With this in mind, the above chart looks at the sectors most resilient to recession risk and rising costs, using data from Allianz Trade.
Recession Risk, by Sector
As slower growth and rising rates put pressure on corporate margins and the cost of capital, we can see in the table below that this has impacted some sectors more than others in the last year:
|Sector||Margin (p.p. change)
|🏡 Household Equipment||-0.9|
|🚗 Automotive Manufacturers||-1.1|
|🏭 Machinery & Equipment||-1.1|
|🖥️ Computers & Telecom||-2.0|
*Percentage point changes 2021- 2022.
Generally speaking, the retail sector has been shielded from recession risk and higher prices. In 2023, accelerated consumer spending and a strong labor market has supported retail sales, which have trended higher since 2021. Consumer spending makes up roughly two-thirds of the U.S. economy.
Sectors including chemicals and pharmaceuticals have traditionally been more resistant to market turbulence, but have fared worse than others more recently.
In theory, sectors including construction, metals, and automotives are often rate-sensitive and have high capital expenditures. Yet, what we have seen in the last year is that many of these sectors have been able to withstand margin pressures fairly well in spite of tightening credit conditions as seen in the table above.
What to Watch: Corporate Margins in Perspective
One salient feature of the current market environment is that corporate profit margins have approached historic highs.
As the above chart shows, after-tax profit margins for non-financial corporations hovered over 14% in 2022, the highest post-WWII. In fact, this trend has been increasing over the past two decades.
According to a recent paper, firms have used their market power to increase prices. As a result, this offset margin pressures, even as sales volume declined.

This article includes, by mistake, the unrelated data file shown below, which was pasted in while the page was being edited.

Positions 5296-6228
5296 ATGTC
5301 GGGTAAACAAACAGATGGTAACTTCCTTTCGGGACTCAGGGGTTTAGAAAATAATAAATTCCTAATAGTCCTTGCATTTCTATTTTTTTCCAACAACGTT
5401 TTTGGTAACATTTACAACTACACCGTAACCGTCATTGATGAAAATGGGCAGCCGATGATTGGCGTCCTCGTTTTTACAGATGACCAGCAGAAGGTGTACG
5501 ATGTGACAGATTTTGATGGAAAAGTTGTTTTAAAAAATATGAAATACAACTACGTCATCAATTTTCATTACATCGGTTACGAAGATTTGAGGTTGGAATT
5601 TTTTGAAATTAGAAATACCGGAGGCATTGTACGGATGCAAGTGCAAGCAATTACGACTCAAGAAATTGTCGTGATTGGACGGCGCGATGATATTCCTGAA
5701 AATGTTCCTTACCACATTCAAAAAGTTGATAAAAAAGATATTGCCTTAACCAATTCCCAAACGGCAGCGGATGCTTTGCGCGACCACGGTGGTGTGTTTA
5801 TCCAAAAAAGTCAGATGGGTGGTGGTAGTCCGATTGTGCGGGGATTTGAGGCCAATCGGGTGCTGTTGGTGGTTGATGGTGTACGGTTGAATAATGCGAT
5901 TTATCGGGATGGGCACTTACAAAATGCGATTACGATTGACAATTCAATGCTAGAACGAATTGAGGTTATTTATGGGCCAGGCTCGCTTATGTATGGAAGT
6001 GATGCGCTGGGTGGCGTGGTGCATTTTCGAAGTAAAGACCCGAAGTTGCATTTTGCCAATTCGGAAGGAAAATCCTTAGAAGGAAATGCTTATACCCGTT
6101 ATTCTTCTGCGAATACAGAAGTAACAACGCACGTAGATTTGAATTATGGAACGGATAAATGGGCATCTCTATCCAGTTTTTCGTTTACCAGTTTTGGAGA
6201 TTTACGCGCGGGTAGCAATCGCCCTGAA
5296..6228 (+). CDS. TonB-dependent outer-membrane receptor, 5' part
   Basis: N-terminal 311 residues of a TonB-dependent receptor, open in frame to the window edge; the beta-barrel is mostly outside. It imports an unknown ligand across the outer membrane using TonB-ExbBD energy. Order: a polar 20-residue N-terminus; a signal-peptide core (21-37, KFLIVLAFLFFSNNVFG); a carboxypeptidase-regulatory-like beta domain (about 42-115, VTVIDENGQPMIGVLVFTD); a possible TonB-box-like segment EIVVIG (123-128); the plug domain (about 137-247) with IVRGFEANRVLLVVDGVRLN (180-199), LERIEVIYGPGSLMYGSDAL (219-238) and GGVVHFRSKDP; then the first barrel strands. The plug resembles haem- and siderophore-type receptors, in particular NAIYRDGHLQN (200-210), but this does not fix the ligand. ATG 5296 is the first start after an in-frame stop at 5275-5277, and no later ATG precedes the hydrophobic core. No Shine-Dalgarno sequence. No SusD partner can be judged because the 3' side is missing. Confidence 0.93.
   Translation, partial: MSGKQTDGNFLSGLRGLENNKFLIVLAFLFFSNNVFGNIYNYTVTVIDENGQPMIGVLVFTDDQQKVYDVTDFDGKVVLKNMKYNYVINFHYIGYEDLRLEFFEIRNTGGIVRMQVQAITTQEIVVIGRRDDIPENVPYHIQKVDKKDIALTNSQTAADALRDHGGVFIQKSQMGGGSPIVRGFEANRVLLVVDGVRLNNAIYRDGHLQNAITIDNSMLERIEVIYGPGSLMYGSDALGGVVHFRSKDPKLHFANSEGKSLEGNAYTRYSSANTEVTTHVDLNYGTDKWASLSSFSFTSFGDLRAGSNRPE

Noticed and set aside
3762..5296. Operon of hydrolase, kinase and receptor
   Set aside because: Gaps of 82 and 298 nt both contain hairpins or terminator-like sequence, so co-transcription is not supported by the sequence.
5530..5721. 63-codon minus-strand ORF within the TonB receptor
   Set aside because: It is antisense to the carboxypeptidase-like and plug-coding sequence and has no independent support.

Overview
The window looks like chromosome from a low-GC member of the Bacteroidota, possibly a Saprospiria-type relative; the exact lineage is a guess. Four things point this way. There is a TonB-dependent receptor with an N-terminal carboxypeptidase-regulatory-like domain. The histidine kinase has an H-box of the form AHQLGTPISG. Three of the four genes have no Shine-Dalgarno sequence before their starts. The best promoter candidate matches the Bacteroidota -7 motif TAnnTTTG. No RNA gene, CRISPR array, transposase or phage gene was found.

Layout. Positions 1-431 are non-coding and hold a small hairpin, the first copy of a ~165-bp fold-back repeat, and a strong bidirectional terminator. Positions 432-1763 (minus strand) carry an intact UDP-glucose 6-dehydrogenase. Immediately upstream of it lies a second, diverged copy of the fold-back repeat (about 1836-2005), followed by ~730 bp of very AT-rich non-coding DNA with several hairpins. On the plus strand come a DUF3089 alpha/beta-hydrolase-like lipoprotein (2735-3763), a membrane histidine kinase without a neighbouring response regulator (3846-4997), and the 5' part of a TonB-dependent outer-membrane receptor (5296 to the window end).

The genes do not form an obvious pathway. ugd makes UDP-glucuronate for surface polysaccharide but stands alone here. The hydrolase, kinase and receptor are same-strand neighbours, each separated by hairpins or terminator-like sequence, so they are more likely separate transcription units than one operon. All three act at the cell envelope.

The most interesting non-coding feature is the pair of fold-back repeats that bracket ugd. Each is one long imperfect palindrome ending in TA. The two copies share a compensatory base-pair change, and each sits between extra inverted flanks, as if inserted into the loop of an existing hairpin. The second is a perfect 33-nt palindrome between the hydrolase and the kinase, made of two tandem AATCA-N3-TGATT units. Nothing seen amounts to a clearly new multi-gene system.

Overall, we can see that corporate profit margins are higher than pre-pandemic levels. Sectors focused on essential goods to the consumer were able to make price hikes as consumers purchased familiar brands and products.
Adding to stronger margins were demand shocks that stemmed from supply chain disruptions. The auto sector, for example, saw companies raise prices without the fear of diminishing market share. All of these factors have likely built up a buffer to help reduce future recession risk.
Sector Fundamentals Looking Ahead
How are corporate metrics looking in 2023?
In the first quarter of 2023, S&P 500 earnings fell almost 4%. It was the second consecutive quarter of declining earnings for the index. Despite slower growth, the S&P 500 is up roughly 15% from lows seen in October.
Yet according to an April survey from the Bank of America, global fund managers are overwhelmingly bearish, highlighting contradictions in the market.
For health care and utilities sectors, the vast majority of companies in the index are beating revenue estimates in 2023. Over the last 30 years, these defensive sectors have also tended to outperform other sectors during a downturn, along with consumer staples. Investors seek them out due to their strong balance sheets and profitability during market stress.
|S&P 500 Sector||Percent of Companies With Revenues Above Estimates (Q1 2023)|
|Real Estate ||81%|
Cyclical sectors, such as financials and industrials tend to perform worse. We can see this today with turmoil in the banking system, as bank stocks remain sensitive to interest rate hikes. Making matters worse, the spillover from rising rates may still take time to materialize.
Defensive sectors like health care, staples, and utilities could be less vulnerable to recession risk. Lower correlation to economic cycles, lower rate-sensitivity, higher cash buffers, and lower capital expenditures are all key factors that support their resilience.